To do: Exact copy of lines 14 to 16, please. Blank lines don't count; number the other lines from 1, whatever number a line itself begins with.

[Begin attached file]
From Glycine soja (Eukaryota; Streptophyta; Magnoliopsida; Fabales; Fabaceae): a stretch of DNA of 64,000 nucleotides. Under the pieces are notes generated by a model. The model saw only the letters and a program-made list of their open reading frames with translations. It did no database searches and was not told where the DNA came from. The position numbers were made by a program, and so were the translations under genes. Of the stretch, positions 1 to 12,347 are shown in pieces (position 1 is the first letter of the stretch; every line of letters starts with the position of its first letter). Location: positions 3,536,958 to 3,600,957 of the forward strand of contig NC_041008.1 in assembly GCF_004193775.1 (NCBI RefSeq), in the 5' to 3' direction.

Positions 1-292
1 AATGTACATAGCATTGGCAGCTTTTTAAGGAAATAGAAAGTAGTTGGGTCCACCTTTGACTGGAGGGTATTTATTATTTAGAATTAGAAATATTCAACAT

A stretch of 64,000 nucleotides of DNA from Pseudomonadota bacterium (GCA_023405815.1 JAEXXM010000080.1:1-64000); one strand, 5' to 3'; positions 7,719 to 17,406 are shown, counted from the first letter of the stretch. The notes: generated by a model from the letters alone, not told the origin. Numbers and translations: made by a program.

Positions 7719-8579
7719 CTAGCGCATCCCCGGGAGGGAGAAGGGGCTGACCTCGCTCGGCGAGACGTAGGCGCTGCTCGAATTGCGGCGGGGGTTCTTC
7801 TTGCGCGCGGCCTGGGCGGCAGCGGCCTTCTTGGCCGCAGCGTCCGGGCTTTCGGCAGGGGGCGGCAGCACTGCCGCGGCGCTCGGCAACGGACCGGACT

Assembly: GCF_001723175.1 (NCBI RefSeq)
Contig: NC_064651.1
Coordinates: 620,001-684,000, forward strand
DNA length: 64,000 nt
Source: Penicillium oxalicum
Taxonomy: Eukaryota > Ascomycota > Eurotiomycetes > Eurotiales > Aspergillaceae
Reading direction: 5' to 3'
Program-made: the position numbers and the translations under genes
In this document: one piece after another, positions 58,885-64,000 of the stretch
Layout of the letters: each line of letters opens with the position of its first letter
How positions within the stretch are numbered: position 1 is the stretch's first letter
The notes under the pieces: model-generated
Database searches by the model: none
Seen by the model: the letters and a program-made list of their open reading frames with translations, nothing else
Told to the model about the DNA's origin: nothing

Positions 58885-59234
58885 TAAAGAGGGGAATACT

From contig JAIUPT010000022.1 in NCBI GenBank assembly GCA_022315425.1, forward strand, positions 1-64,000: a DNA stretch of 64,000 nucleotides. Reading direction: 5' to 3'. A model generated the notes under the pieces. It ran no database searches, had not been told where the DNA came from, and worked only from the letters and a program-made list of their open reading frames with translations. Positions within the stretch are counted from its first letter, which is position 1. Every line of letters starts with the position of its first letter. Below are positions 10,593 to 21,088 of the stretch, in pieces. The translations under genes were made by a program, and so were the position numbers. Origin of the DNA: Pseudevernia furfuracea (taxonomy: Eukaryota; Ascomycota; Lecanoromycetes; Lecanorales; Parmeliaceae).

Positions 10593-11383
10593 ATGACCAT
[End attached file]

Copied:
Reading direction: 5' to 3'
Program-made: the position numbers and the translations under genes
In this document: one piece after another, positions 58,885-64,000 of the stretch